Hedge Fund Hell: How the Tech Crash Is Clobbering the Tiger Cubs

(Bloomberg) - The hedge fund managers known as Tiger Cubs made billions riding some of the same tech stocks to dizzying heights.

Then, in a blink, years of gains evaporated as the markets turned violently against them in the first quarter. The carnage continued in April and bled into May as some of their top stock picks plunged even more. The tech-heavy Nasdaq 100 has tumbled 23% in 2022.

The Tiger Cubs -- so named because their founders worked under legendary investor Julian Robertson at Tiger Management -- recently reported changes to their US stock holdings as of the end of the first quarter. The firms include Tiger Global Management, Lone Pine Capital, Coatue Management, Maverick Capital, Viking Global Investors and D1 Capital (known as a Tiger Grandcub because it was spun off from Viking).

The following charts illustrate the breadth of the firms’ selling and how some of their remaining investments are faring.

Almost all of them liquidated significantly more positions than the new stakes they took. Tiger Global led the way with 83 exits compared with just two new holdings.

Stick with a sinking stock you believe in or cut the cord? It was a question the Tiger Cubs had to grapple with as equity markets continued their downward spiral. In the first quarter, Tiger Global and Maverick both opted to increase their holdings in online used-car dealer Carvana Co. The shares have plunged 65% so far in the second quarter.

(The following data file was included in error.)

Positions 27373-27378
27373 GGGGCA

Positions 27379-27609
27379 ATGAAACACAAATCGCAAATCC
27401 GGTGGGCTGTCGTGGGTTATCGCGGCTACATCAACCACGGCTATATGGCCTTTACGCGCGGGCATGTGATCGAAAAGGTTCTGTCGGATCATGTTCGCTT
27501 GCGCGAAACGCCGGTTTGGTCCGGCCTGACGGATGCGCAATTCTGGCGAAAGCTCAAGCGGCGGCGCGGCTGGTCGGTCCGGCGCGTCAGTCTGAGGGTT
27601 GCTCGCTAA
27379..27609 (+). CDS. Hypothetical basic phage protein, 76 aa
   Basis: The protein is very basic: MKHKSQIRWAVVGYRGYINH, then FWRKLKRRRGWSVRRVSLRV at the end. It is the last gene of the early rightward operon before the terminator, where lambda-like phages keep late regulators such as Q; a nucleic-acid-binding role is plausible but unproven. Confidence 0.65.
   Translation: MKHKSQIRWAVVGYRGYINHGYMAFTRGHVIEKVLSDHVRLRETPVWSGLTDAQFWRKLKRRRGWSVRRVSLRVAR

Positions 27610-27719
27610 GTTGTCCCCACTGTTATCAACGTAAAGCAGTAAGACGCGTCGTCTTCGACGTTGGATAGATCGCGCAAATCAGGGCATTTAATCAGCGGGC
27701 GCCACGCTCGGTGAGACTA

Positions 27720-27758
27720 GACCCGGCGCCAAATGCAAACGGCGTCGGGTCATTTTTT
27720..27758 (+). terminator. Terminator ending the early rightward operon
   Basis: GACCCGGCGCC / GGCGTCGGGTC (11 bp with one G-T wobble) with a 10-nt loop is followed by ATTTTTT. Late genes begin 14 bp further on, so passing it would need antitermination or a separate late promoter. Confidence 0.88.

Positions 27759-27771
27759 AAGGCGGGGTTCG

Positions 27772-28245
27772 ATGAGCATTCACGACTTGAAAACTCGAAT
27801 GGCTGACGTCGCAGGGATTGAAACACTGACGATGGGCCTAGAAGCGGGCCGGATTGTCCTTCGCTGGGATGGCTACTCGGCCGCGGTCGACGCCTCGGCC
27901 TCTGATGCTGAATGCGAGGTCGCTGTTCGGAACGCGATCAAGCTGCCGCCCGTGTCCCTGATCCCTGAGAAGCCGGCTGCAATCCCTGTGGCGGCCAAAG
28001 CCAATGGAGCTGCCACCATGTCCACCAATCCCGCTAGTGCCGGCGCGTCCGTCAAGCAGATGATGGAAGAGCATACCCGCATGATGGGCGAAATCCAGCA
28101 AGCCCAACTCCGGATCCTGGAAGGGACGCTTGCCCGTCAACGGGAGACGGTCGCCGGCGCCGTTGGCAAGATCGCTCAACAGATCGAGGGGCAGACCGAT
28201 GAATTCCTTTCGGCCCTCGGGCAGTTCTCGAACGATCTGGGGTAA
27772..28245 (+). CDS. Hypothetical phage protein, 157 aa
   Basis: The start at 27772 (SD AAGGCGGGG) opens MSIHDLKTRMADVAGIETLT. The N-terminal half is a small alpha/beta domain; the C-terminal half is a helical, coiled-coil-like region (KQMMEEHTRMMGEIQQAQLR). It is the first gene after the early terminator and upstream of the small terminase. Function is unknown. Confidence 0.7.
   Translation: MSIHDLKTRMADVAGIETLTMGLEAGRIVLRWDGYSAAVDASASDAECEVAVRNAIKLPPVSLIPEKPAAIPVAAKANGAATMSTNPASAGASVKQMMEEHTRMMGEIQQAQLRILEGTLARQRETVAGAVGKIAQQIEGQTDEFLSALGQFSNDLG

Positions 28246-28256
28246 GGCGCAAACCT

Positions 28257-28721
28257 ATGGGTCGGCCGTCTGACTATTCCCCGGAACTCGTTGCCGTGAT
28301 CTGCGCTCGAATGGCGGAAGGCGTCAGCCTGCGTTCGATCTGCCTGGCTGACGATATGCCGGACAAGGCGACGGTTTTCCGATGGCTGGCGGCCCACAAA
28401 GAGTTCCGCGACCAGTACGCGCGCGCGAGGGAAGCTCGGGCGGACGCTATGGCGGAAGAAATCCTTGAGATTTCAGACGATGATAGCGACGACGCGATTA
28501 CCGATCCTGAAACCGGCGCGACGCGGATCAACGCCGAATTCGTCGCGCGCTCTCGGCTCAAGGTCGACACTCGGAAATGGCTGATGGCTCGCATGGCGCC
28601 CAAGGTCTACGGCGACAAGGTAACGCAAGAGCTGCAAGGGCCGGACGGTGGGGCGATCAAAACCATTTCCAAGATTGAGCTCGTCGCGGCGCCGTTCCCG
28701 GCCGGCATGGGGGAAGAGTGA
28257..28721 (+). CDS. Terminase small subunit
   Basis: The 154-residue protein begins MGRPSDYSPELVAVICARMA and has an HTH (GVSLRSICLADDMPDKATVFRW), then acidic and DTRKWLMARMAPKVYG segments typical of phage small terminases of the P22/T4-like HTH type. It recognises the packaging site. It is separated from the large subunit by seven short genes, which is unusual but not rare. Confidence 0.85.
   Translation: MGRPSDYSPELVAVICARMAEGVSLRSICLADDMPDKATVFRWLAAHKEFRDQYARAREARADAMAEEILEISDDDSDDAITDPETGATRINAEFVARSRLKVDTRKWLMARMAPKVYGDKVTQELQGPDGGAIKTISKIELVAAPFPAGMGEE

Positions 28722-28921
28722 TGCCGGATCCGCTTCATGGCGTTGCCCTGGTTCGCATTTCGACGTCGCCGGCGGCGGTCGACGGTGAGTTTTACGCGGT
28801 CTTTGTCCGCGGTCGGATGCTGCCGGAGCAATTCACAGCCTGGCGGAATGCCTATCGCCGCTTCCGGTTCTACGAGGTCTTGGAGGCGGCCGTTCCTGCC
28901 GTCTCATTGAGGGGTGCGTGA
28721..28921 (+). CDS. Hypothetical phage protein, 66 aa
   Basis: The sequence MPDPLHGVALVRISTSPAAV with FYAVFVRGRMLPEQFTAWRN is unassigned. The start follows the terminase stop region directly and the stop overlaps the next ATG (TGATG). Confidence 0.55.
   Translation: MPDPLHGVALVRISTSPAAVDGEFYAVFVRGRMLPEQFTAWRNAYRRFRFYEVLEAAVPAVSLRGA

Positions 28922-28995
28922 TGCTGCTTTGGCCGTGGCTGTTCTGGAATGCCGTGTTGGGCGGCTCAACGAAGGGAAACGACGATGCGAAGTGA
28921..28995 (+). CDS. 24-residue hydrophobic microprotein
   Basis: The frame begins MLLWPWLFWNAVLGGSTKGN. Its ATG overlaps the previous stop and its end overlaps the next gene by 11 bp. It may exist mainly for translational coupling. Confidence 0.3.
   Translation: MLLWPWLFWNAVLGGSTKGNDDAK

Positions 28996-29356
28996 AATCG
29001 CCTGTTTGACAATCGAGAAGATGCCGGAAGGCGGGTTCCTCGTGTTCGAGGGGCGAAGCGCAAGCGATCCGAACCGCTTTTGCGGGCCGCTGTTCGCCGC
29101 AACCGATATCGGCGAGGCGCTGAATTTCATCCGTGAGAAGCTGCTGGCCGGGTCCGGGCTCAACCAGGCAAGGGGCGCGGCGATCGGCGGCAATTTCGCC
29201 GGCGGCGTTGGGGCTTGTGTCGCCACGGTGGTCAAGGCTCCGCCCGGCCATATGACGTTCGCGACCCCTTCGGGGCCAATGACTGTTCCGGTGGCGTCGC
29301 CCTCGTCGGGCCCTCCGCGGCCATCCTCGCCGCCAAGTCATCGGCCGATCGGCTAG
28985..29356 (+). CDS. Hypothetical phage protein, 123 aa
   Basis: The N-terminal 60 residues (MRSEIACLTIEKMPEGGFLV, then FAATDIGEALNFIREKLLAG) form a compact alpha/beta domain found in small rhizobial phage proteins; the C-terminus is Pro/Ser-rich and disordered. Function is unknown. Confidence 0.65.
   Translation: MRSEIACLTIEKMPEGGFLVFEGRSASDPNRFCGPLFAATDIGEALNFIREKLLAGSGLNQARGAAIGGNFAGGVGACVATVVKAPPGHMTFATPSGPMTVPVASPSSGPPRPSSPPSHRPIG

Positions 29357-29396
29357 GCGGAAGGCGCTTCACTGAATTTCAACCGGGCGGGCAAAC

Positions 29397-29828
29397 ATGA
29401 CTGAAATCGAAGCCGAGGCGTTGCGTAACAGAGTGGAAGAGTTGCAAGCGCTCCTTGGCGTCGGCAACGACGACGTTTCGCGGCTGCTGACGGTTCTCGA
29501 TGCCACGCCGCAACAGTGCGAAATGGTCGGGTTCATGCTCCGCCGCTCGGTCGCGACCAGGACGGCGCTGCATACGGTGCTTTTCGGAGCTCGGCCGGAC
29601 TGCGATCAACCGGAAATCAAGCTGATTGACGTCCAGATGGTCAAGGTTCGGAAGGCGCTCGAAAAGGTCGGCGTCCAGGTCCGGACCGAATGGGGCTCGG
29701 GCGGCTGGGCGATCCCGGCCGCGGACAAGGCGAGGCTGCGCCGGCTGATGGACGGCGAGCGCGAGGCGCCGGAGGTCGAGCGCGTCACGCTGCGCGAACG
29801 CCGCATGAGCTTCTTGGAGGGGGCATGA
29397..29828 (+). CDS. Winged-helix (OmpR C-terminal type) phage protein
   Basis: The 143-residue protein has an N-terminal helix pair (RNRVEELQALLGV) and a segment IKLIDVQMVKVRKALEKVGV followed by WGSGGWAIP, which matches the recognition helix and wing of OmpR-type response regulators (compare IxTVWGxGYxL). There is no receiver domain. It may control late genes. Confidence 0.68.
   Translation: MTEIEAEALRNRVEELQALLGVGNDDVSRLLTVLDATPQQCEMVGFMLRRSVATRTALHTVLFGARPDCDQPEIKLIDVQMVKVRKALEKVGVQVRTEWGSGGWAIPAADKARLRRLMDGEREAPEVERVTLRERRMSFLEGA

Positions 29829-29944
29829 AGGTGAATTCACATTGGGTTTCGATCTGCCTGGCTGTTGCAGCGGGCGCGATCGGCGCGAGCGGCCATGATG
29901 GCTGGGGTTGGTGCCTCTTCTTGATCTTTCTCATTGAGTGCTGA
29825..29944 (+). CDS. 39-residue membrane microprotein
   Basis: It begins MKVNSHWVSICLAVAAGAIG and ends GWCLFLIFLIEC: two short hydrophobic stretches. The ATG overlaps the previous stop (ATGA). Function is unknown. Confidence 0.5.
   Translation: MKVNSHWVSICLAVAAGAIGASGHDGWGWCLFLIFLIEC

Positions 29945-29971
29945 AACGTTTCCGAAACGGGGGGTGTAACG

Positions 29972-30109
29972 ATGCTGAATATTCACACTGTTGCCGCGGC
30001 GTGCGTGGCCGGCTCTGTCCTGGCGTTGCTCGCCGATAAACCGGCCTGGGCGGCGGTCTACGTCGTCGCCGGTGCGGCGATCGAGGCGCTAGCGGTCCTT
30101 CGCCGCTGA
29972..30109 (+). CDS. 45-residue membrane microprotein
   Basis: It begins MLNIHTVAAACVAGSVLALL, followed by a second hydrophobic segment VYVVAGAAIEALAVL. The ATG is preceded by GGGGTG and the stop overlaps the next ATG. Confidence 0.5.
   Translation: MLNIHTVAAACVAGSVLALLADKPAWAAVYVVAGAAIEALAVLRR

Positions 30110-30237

Of the 13 worst-performing stocks held by at least half of the cubs, Tiger Global, Maverick and Coatue either held or boosted stakes in five of them.

For years, Tiger Cubs were known for piling in and out of the same or similar stocks, given that they all had the same mentor.

But the latest data show more divergence. For example, half the group bought Microsoft Corp. shares while the rest sold, and three cut Shopify Inc. or Facebook parent Meta Platforms Inc. while the others added or kept their stakes unchanged.

And if the hedge funds hoped that fresh bets would help change their fortunes in the second quarter, that hasn’t happened. The two biggest new positions taken by each of the firms in the first quarter are all down since March 31.

The worst performer in the group is Tiger Global’s investment in Dave Inc., a provider of digital-banking services that has plummeted 64% in the second quarter, extending its decline for the year to 75%.

By Hema Parmar and Tom Maloney


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